maiñ jō ab ÅūÅā huvā āʾīna hūñ
ēk sē dō, pāñč, pandra, das hazār
mērī in lāshōñ kō kafnāʾēgā kaun
naʿraʾ-e takbīr meḥrābōñ sē dūr
mērī in lāshōñ kō dafnāʾēgā kaun
čashm-e shab-bēdār kē khvābōñ sē dūr
dūr shuʿlē
aur shuʿlōñ mēñ čamktā ik makān
aur shuʿlē
aur un mēñ khūn mēñ latẖṛī hūʾī dō kursiyāñ
haḍḍīyōñ sē sar uÅẖātā ye dẖuvāñ
ye dẖuvāñ jō ajnabī sā lag rahā
bū tirē ajdād kī
bū mirē ajdād kī
pẖēlā gayā
tīrgī mēñ jugnūʾōñ kī jagmagātī nōk har sangīn

āsmāñ par ÅikÅikī bāndẖē hūʾē
raushnī kī muntazir āñkẖēñ udās
band kamrōñ kī fiẓā mēñ sīlanī sāñsēñ udās
aur udāsī kē parōñ kē darmiyāñ
khūn mēñ latẖṛū hūʾī dō kursiyāñ
(Manṣūrī 1970, 6)

Two chairs bathed in blood
The crowd of beastly eyes in the glow of flames
The thought of alien, advancing shadows
swelling in the depths of night
This half-dead moon
like a maidenís breast slashed in half
and the two chairs over it, bathed in blood.
Ióa shattered mirror now:
one, two, five, fifteen, ten thousandócorpses all
My corpsesówho will shroud them?
The cry, ìGod is Great!îófar from the arches
My corpsesówho will bury them?
Far, far away from the dreams of an ever-wakeful
eye.
Flames leaping far into the distance
A house shining in their glow
Flames
and two chairs bathed in blood.
The smoke, there, rising from the bones
the smoke that feels so strange
has wafted everywhere
the scent of your forefathers
the scent of my forefathers.
In the darkness, the point of every bayonetólike
flashing fireflies
Eyes frozen in a stare at the sky
waiting for reassuring light
moist breaths-despondent in stuffy rooms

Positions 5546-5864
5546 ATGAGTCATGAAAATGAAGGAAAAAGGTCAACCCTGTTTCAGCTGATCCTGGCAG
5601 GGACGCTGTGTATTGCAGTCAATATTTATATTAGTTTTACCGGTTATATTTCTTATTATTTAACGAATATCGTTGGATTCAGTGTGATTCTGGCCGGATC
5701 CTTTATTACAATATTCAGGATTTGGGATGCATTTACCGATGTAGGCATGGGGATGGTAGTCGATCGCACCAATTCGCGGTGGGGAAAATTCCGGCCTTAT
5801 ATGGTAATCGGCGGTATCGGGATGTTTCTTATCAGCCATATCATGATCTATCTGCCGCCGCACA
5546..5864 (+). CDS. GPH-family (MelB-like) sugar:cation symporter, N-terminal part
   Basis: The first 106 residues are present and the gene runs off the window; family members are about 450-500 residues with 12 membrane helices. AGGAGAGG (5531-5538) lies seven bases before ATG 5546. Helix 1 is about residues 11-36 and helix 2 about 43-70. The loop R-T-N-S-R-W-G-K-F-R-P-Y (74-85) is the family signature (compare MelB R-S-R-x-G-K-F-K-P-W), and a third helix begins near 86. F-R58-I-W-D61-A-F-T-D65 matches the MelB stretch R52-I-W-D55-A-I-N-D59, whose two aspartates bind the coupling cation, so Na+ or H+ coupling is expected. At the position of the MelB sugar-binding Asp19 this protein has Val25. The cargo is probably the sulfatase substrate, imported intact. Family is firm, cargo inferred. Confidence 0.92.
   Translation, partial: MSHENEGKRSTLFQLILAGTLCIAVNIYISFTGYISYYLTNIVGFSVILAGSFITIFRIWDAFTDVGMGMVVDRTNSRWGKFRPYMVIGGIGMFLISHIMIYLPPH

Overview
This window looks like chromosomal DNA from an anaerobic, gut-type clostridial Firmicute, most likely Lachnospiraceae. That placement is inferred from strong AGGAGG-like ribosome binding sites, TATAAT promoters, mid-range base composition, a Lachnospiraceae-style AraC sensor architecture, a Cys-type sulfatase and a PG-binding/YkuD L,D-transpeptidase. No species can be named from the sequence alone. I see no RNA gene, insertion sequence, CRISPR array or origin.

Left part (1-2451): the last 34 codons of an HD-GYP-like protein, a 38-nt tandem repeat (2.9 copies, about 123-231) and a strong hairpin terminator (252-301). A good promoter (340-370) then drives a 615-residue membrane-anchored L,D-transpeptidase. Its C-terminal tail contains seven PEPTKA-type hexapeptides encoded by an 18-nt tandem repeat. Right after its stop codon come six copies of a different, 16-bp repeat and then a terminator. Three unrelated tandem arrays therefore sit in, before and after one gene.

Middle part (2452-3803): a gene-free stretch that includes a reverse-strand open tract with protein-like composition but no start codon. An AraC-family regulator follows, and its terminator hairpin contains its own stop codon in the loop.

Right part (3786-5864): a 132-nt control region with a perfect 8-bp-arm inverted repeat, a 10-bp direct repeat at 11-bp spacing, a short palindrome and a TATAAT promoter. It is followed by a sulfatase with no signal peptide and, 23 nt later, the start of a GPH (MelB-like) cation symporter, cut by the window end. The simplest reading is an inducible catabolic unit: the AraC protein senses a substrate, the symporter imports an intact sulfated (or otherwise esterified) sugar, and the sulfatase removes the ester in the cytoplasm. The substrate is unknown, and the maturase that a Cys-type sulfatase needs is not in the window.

and amidst the wings of despondency
two chairs-bathed

-Translated by Muhammad Umar Memon

 

Works Cited

ʿAlavī, Muḥammad. 1995. Rāt Idẖar Udẖar Raushan. Gandhinagar: Sāhitya Akāḍamī Gujarat.

Brecht, B. 1998. The Threepenny Opera. In his Collected Plays. Vol. 2. Translated by

Ralph Manheim and John Willett. London: Methuen Drama.

Camus, Albert. 1958. Caligula and Three Other Plays. Translated from the French

by Stuart Gilbert. New York: Alfred A. Knopf.

Eliot, T.S. 1963 [1935]. Murder in the Cathedral. London: Harcourt Brace & Company.

Fārūqī, Shamsuír-Raḥmān. 1977. Čār Simt kā Daryā. Lucknow: Kitābnagar. Ġālib, Mirzā Asaduíl-Lāh Khān. 1989. Dīvān-e Ġālib. New Delhi: Anjuman Taraqqī e Urdū, Hind.

Ḥāfiz, Khvāja Shamsuíd-Dīn Muḥammad. 1969–70 [=1348]. Dīvān-e Kohnaʾ-e Ḥāfiz.

Edited by Īraj Afshār. Tehran: Intishārāt-e Ibn Sīnā.

Iqbāl, zafar. 1962. Āb-e Ravāñ. Lahore: Nayā Idāra. Manṣūrī, ʿĀdil. 1970. "Khūn mēñ Latẖṛū Hūʾī Dō Kursiyāñ." Shab Khūn 4, no. 44:6.

Niyāzī, Munīr. 1983. Kullīyāt-e Munīr. Lahore: Maktabaʾ-e Munīr. Rāshid, Nūn Mīm. 1957. Īrān Mēñ Ajnabi aur Dūsrī Nazmēñ. Lahore: Gōshaʾ-e Adab.

Ṣiddīqī, Mukhtār. 1955. Manzil-e Shab. Lahore: Nayā Idāra. Yeats, W.B. 1977. "Politics." In The Collected Works of W.B. Yeats, Vol. 1, The Poems. 2nd ed. Edited by R.J. Finneran. New York: Scribner/Simon & Shuster. 356.

“Fasādāt aur Fankār,” from Vāriṡ ʿAlavī, Tīsrē Darjē kā Musāfir, Muntakhab Tanqīdī Maẓāmīn (Jodhpur: Amit Prakāshan, 1981), 230-52. Annotation and trans- lation of Urdu poetry are by the essayís translator.

1In the absence of any reference in the Urdu original it is difficult to locate the source of the quote; however, it appears as an epigraph to W.B. Yeatsís poem “Politics,” which is quoted by Vāriṡ ʿAlavī on the following pages.

2Vinayak Damodar “Veer” Savarkar (1883-1966) was a fierce Indian nationalist who propounded the doctrine of Hindutva and was linked to Mahatma Gandhiís assassination by Nathuram Godse.